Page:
New corporate rate rankings highlight Nebraska’s pathway to a top 10 corporate tax code

New corporate rate rankings highlight Nebraska’s pathway to a top 10 corporate tax code

Nebraska levies the 18th-highest corporate income tax rate in the country in 2023, according to a new compilation of state corporate rates from Tax Foundation. The Cornhusker State’s top corporate rate was reduced from 7.5% to 7.25% on January 1st, making Nebraska’s top rate equal to New York’s at #18.


Nebraska is one of fifteen states that imposes a progressive tax structure on corporate income, while twenty-nine states levy a single-rate structure. Nebraska’s two-rate corporate tax structure imposes a lower rate of 5.58% for the first $100,000 of income and a higher rate of 7.25% on corporate income beyond $100,000.

Tax Foundation points out that the “equity” argument that is used to favor progressive tax rates does not apply to corporate taxes. Equity is often used as a justification to tax higher individual income at higher rates, and lower individual income at lower rates. The reason that the equity argument does not apply to corporate income is because the size of a corporation’s profits bears no relationship to the income level of its owners.

For tax purposes, a corporation is simply a stack of legal documents that sets up an entity that collects and remits taxes. But the legal documents themselves do not actually pay taxes. Corporate taxes are actually distributed across and paid by the corporation’s consumers (via higher product prices), workers (via lower wage rates), and shareholders (via lower investment returns). The pro-equity “ability to pay” argument, which favors higher tax rates on higher incomes, is invalid for corporations because Americans of all income levels purchase from, work for, and own highly-profitable corporations. According to Jeffery Kwall, Professor of Law at Loyola University Chicago School of Law:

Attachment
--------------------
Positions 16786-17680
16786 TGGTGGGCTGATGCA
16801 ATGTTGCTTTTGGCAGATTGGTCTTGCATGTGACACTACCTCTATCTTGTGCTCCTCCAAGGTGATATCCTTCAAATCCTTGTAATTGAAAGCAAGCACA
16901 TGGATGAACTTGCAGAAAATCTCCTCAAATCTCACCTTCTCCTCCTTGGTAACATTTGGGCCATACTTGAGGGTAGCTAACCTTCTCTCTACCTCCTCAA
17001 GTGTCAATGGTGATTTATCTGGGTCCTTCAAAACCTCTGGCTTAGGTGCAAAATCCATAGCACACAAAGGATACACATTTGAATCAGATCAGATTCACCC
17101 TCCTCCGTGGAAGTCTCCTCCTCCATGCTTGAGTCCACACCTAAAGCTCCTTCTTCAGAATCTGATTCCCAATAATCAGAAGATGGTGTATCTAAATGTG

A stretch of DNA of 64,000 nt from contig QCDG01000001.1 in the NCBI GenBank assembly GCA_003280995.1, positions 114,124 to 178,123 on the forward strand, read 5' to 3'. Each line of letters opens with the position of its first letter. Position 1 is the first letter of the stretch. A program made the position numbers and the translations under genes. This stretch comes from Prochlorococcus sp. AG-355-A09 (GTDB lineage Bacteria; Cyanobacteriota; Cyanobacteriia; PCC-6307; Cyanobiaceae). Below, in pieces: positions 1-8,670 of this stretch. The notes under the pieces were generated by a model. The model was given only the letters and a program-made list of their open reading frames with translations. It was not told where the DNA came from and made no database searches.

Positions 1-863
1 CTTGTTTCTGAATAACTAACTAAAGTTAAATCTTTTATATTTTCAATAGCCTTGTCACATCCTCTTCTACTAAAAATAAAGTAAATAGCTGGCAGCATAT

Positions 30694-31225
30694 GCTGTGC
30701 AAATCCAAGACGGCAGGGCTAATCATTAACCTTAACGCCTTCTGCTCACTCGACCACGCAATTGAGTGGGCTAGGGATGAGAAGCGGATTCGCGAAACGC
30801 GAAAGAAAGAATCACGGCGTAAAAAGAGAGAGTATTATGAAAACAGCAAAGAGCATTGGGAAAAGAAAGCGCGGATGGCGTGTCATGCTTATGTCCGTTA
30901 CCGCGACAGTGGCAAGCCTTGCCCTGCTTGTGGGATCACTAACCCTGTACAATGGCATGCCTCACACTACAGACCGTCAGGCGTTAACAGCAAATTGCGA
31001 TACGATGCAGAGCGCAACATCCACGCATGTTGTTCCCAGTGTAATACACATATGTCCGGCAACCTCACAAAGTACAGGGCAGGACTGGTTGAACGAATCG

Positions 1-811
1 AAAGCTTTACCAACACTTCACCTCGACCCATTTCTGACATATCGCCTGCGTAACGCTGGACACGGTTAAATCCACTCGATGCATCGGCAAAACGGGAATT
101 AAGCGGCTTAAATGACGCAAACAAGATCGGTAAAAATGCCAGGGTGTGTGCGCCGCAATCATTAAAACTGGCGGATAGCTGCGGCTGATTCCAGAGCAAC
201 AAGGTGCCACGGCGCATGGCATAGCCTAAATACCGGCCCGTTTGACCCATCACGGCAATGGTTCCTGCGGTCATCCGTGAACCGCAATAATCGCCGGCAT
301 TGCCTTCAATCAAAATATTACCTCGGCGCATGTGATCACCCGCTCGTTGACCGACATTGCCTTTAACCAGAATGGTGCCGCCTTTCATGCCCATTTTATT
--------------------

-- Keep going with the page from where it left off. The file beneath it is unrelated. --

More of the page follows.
Graduated corporate rates are inequitable—that is, the size of a corporation bears no necessary relation to the income levels of the owners. Indeed, low-income corporations may be owned by individuals with high incomes, and high-income corporations may be owned by individuals with low incomes.

Senator Lou Ann Linehan’s LB 754 would fix Nebraska’s most significant corporate tax problems by cutting the top rate and imposing a flat tax structure. The bill would likely result in a flat low corporate rate of 3.99% by 2027, dramatically enhancing Nebraska’s corporate tax competitiveness. In addition, Senator Brad von Gillern’s LB 492 would make full expensing the permanent tax treatment for capital investments in Nebraska, which would also improve Nebraska’s corporate competitiveness (read more about full expensing here and here).

The overall competitiveness of Nebraska’s corporate income tax is determined by both corporate tax rates and the corporate tax base. Tax Foundation’s 2023 State Business Tax Climate Index, which considers dozens of different factors, ranks Nebraska #29 for overall corporate tax competitiveness.


Senator Linehan’s LB 754 would greatly improve Nebraska’s rate competitiveness while von Gillern’s LB 492 would improve the corporate tax base. These changes would go a long way to moving Nebraska up the corporate tax rankings.

Policies that impact Tax Foundation’s corporate rankings include the state’s top corporate rate, whether the tax has a progressive rate structure, treatment of net operating losses, treatment of Section 168(k) expensing (i.e. full expensing), and whether the state is over-reliant upon corporate tax credits. In short, the rankings are far more robust than simple state-to-state rate comparisons. Yet it’s worth noting that neighboring Missouri is ranked #3 for corporate tax competitiveness based in part upon its well-defined corporate tax base and 4% flat tax rate.

Cornhusker State lawmakers should target a top-10 corporate code. Enacting both LB 754 and LB 492 would dramatically improve two factors that would propel Nebraska up the corporate tax rankings. While Nebraska has several competing tax reform priorities in 2023, corporate tax reform would cost the least in foregone tax revenue and would deliver the most competitive improvement per dollar of tax reform.

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